Friday, May 25, 2012

Making a House a Home

My mantra for the life of this blog has been stay where you are.

It's been our houses are homes, not ATMs.

It's been about defining the "American Dream" not as a pursuit of wealth, but as the pursuit of independence, and in my definition, that independence comes from being self-sufficient - that is, being able to take care of one's self with regard to basic human needs: food, water, and shelter.

It was with great interest that I read this article entitled Real Homes: Small, Frugal and Green and is about the growing trend toward shrinking - the size of our homes and the overall size of our footprints on the earth.

What I loved best about the article is that it was a validation of all of the things I've been saying for so many years, in particular, that we've been fed a pack of lies, and we've eaten those lies like little Edmund eating Turkish Delight with no less the avaricious appetite or willingness to betray than he showed.

The main points of the article are that the economic downturn has forced people to downsize their living quarters. The result of the housing bubble burst has been that McMansions are out and Tiny Houses are In.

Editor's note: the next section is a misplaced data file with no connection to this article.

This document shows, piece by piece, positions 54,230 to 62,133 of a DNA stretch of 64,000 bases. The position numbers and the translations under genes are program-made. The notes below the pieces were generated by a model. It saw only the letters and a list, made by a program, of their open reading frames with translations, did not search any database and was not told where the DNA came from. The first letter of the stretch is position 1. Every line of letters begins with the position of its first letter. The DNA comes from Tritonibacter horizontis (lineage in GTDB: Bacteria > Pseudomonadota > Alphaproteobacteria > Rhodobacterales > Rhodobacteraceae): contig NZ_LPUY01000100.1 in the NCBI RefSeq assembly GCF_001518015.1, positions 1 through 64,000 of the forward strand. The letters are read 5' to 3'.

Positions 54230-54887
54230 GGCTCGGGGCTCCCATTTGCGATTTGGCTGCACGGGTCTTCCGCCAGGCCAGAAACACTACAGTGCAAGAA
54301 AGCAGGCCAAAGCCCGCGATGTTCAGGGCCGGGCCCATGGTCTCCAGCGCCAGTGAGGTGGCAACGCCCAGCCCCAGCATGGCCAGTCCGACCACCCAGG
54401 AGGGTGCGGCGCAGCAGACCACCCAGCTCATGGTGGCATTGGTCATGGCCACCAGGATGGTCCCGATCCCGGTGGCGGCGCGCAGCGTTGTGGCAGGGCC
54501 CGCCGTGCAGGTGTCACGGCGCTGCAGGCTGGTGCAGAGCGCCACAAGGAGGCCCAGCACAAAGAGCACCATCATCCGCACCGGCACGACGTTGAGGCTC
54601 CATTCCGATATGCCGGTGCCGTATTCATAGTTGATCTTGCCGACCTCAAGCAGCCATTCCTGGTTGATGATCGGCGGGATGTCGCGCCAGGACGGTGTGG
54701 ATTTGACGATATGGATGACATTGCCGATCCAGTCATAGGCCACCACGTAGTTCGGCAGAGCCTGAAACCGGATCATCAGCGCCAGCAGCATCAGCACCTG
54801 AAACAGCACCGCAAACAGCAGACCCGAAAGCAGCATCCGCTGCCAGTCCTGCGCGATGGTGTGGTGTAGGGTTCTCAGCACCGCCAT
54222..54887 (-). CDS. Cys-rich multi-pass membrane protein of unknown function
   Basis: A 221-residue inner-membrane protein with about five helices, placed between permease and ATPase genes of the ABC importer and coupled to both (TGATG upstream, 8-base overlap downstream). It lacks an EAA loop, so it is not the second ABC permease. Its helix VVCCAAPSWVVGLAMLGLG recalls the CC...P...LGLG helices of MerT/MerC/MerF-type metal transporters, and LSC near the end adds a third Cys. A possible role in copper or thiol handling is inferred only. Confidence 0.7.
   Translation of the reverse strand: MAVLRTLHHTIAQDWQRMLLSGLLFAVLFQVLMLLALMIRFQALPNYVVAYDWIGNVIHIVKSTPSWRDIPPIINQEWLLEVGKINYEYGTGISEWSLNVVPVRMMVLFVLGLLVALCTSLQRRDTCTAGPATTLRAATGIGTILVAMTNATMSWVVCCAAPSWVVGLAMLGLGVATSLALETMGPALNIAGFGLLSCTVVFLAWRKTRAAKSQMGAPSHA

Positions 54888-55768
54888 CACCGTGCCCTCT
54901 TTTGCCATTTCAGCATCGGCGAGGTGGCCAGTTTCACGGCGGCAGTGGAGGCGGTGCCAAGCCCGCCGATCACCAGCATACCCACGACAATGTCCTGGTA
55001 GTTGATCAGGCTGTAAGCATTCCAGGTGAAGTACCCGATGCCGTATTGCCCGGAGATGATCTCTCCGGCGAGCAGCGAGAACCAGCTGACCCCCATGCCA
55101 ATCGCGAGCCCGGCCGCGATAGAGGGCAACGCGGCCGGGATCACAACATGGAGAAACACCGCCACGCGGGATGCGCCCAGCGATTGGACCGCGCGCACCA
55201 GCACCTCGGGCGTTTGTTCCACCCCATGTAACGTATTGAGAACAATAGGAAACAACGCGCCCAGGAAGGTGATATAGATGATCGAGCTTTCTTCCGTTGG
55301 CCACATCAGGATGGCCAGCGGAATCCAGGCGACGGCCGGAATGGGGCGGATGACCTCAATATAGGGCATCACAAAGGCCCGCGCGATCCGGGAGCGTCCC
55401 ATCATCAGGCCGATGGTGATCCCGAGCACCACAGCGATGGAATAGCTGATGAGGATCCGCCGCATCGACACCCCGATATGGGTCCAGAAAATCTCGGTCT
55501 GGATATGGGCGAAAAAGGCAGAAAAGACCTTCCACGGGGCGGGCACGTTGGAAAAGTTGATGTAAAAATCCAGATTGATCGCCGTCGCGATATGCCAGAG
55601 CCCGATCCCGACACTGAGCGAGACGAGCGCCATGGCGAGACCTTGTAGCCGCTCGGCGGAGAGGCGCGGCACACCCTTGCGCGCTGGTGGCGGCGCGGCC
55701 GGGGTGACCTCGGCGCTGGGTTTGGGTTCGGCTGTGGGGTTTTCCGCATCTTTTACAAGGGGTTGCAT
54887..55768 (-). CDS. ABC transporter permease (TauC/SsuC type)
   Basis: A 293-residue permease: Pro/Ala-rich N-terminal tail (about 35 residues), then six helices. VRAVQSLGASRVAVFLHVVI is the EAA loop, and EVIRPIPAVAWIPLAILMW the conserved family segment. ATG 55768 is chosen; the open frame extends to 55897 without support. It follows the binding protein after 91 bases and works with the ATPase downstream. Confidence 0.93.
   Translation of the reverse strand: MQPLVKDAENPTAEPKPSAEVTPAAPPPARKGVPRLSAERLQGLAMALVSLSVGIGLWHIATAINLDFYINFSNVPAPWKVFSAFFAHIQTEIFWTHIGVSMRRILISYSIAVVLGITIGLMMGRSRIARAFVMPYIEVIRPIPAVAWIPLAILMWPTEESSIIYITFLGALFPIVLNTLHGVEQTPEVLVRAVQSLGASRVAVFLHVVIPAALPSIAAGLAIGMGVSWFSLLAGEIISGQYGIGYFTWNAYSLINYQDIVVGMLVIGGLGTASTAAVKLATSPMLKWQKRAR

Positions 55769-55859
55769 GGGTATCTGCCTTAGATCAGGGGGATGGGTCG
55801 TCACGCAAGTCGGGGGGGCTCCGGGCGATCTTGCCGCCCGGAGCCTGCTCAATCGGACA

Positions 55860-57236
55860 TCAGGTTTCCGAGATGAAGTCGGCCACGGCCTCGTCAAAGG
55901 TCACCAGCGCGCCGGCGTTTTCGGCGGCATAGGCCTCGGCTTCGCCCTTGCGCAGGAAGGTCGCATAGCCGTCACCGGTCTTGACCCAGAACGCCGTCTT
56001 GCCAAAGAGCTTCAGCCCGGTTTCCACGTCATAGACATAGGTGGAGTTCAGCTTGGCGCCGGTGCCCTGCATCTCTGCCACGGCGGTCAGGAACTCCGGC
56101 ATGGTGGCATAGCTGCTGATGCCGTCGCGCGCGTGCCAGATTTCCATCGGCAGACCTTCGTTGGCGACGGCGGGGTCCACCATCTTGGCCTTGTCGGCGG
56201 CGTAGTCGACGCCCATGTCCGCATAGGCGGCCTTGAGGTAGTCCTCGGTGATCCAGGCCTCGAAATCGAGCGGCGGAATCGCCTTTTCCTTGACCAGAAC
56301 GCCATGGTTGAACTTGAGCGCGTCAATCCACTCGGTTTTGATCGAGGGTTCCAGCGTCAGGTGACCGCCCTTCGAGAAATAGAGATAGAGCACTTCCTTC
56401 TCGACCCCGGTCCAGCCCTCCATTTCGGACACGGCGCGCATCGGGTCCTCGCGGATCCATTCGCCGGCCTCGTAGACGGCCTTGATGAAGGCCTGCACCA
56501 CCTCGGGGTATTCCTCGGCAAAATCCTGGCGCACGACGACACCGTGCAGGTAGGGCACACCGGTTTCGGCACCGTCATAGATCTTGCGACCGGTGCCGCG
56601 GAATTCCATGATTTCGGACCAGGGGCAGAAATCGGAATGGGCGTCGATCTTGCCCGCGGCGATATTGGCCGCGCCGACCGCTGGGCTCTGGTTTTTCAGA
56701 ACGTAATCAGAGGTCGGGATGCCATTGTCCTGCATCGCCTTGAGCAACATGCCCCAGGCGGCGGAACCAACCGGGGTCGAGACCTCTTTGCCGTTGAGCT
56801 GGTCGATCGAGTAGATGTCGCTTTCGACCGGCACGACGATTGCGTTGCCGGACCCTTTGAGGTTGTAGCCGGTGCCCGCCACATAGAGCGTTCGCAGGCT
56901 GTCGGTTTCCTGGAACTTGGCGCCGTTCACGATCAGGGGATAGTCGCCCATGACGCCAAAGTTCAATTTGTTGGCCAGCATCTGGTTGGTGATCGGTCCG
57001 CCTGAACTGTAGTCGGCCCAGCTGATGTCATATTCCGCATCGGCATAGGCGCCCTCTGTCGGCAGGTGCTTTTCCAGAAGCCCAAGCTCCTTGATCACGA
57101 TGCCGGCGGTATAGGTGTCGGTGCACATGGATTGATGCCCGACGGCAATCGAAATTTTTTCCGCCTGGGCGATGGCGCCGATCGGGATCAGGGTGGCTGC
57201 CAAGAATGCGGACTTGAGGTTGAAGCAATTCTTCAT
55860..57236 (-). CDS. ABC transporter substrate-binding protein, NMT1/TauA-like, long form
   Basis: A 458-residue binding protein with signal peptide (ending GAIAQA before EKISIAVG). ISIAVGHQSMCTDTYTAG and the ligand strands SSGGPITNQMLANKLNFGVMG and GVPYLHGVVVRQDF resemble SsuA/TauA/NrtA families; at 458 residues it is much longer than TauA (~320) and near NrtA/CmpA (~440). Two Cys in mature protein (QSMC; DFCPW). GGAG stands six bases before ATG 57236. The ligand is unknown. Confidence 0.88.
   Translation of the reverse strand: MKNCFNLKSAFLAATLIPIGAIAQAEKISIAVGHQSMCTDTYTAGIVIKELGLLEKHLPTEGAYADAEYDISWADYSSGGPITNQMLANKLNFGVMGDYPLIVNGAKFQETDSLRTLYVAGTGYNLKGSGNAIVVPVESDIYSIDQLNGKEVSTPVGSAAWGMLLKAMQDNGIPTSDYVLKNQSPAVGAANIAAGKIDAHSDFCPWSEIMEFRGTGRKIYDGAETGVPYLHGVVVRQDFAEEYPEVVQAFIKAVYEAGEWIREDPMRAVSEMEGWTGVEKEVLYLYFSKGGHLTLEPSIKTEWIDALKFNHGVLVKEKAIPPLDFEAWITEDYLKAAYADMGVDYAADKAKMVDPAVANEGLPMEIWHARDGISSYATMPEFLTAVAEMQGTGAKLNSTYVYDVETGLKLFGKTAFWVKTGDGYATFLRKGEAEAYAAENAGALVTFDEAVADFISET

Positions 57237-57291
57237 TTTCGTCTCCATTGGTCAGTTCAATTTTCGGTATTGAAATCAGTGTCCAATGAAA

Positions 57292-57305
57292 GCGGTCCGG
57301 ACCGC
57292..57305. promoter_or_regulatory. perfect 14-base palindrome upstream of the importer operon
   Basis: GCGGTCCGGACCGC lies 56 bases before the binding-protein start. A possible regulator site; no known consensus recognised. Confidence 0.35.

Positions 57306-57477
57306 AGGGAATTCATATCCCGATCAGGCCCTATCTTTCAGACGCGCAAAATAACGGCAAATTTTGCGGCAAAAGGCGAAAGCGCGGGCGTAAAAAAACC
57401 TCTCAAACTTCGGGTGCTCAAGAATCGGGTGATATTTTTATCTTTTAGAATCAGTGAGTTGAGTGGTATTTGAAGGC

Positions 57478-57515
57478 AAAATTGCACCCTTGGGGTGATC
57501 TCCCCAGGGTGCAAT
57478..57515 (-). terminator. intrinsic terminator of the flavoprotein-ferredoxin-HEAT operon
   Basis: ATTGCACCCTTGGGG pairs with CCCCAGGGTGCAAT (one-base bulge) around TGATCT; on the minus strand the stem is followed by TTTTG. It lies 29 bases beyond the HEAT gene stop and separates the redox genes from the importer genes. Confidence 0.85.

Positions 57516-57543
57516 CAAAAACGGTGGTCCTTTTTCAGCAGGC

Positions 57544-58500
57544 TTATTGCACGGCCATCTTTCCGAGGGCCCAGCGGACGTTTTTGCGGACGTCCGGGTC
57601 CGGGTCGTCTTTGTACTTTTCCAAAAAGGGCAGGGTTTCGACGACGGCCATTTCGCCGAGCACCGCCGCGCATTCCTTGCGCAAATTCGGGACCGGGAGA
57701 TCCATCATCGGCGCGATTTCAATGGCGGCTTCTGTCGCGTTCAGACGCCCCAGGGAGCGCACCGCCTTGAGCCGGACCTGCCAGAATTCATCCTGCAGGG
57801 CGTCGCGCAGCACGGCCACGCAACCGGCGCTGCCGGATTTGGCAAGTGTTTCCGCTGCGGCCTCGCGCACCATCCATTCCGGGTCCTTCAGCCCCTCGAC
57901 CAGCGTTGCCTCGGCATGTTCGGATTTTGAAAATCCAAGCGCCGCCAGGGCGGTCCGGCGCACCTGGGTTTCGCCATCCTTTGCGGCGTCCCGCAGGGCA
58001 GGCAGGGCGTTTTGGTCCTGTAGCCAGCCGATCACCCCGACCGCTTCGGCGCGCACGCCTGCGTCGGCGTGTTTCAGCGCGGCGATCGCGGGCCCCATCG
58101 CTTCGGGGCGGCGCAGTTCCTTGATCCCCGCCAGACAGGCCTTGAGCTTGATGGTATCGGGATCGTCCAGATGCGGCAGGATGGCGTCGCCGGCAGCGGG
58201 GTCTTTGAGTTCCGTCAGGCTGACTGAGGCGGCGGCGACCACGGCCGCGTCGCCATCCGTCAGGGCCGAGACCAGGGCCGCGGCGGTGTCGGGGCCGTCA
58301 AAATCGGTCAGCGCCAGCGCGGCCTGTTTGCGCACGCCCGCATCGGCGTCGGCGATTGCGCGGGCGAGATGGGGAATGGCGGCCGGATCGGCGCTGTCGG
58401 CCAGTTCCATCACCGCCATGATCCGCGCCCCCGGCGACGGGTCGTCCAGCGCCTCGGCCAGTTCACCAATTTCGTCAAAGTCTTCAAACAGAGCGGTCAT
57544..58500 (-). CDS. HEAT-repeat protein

And we're starting to better evaluate need versus want.

So many people have been negatively affected by the last few years, and I have no desire to minimize the difficulty they are experiencing, but if the ultimate result is that we start to live more simply with a more realistic ideal of what will make us happy, then I'm thinking it might not be such a bad thing.

Many years ago, I read this article on Mother Earth News entitled Live on Less and Love It!. The author, his wife, and their son have a smaller - per person - annual income than the average American spends on Starbucks coffee per year - which was, in 2005, less than $4500, and no, I did not leave off a zero.


It wasn't his list of 75 things that were important to me. What struck me, and what stuck with me, was the income on which they lived, which is one-third the income that a person making minimum wage for 40 hours a week would earn, and we spend so much time, in this country, talking about the need for a higher living wage ... and here is this man, and his family - three of them - living on a third of the income on which so many people struggle to just survive. His article is not about surviving, but rather a thriving - without money.